It has been more than 48 hours since yet another summer transfer window has closed shut on the Barclays Premier League faithful, and, as has always happened in all post-transfer window closings that have passed us by, fans, players, and managers alike remain deep in retrospect – whether for better or for worse – about their respective clubs’ business deals.
For some, the twelve week duration of the window and the transfers it yielded proved to be a smooth ride. As the pre-season games kicked on, managers were given time to test and fine-tune their squads against opposition of varying footballing prowess, and under numerous climatic conditions in many different parts of the world. Tactical analysis with each passing fixture revealed clear holes that needed to be plugged by bringing in new players, as well as weight that needed to be shed in the form of players surplus to requirements who needed to be let go.
A simple give and take process was in order, and deals were done promptly to be ready for the new season. A certain blue side of London and red half of Merseyside come to mind.
For others, what needed to be gained and lost was equally as clear, but various factors stood in the way. These included the mentality of the manager, club funds, traditions, and many more, all of which of course played their part in making the journey to 11pm BST on September the 1st nothing short of erratic. From the perspective of fans, what needed to be done was perhaps as simple and straightforward as what Mourinho and Rodgers had done throughout the summer – realise what sort of player you need, look at who’s available, pay the price, acquire.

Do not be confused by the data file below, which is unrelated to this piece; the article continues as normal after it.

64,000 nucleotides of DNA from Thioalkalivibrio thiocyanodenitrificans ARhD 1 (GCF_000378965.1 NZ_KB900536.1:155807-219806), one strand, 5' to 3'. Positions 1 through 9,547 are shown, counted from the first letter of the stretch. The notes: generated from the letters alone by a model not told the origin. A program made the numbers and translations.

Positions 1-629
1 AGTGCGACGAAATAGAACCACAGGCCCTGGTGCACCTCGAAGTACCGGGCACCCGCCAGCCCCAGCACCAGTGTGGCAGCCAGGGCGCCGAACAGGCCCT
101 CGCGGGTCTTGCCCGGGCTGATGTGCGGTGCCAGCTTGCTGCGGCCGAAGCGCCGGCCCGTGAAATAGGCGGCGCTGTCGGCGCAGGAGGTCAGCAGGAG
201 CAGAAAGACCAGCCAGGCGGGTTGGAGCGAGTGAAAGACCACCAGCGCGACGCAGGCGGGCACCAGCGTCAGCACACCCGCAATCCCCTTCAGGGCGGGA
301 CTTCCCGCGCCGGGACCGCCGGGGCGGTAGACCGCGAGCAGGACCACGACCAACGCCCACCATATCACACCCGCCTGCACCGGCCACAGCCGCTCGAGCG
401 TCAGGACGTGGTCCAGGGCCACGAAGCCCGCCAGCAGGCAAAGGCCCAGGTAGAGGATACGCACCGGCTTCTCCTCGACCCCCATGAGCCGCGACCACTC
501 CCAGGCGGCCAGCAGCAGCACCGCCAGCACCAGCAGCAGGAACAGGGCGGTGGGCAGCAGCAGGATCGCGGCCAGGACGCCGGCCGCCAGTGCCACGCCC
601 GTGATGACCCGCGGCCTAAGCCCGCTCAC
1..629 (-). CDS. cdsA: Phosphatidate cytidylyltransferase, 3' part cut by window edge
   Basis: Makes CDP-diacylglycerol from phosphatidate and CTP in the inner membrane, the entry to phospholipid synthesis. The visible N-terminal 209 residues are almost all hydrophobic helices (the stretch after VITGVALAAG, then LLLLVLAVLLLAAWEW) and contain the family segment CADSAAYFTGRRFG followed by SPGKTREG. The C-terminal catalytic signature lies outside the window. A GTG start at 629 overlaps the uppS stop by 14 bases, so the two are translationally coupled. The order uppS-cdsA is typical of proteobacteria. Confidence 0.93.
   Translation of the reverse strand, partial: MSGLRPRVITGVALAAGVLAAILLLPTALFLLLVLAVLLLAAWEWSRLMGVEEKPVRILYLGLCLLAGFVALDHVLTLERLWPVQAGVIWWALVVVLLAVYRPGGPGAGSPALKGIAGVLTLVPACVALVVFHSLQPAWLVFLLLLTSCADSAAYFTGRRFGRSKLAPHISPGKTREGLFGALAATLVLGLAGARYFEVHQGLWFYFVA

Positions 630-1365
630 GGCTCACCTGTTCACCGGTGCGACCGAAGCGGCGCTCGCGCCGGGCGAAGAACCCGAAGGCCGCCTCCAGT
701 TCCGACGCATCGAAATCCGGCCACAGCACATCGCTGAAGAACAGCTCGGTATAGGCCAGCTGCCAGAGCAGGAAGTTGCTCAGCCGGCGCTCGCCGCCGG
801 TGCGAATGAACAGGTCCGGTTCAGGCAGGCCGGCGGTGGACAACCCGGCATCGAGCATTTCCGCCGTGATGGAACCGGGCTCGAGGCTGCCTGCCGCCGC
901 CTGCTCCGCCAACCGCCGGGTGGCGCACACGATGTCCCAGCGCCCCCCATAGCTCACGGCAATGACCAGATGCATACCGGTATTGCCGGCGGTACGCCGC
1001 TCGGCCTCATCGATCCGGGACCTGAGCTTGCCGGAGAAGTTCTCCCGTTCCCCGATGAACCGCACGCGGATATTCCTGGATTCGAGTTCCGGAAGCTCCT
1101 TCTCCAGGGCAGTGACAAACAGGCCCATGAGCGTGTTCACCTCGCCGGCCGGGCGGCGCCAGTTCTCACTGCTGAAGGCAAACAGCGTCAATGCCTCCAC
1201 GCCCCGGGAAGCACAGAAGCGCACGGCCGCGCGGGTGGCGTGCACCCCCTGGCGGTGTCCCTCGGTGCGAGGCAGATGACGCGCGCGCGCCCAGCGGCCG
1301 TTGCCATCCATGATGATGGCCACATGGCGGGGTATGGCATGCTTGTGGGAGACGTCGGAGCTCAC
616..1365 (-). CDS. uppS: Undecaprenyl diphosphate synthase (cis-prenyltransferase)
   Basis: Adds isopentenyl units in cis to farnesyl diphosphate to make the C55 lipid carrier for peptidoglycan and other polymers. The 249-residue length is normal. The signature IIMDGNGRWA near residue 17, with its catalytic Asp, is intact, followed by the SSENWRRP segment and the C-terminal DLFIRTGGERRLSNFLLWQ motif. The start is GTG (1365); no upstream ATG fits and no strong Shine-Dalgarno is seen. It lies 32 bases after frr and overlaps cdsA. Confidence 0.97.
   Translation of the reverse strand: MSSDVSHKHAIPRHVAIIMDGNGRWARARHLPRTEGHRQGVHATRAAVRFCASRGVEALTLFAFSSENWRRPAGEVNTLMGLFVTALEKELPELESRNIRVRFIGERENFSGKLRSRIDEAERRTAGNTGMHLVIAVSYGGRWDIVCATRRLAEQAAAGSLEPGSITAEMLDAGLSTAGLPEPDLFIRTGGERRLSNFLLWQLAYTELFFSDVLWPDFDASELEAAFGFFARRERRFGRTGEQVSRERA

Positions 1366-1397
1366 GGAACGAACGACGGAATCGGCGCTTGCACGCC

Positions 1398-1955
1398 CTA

Yet managers, being the enigmatic personas they sometimes are, always seem to be in the hunt for perfect pegs to plug their holes, and such perfectionism almost every window ironically leads some clubs to making last minute signings of players who are far from perfect fits.
The ever frustrating Arsene Wenger, and his signing of Danny Welbeck, are arguable examples.
On the other hand, the final push for the biggest spenders of this transfer window, Manchester United, was the aftermath of the first three fixtures of the season, whence it became clear to some that radical changes needed to be made. Suddenly, the aforementioned factors seemed minute when weighed against the potentially devastating campaign that could result without such changes.
Out came the cheque books, in came the phone calls to the super agents, and by days end, among the numerous clubs that had clinched key signings that could save their seasons was United, the highlight, having made a successful move of dick-dastardly proportions for Radamel Falcao.
All in all, it was a window as gut wrenching as any that has preceded it. The timings of the moments that sink us or help us swim always seem to change, but the overall roller coaster finish is ever present. And now we wait for two weeks, musing about the players we saw leave and come in, awaiting the 13th of September to deliver our verdict to the manager, whether in chants at the stadium, or in expletives aimed at our television sets.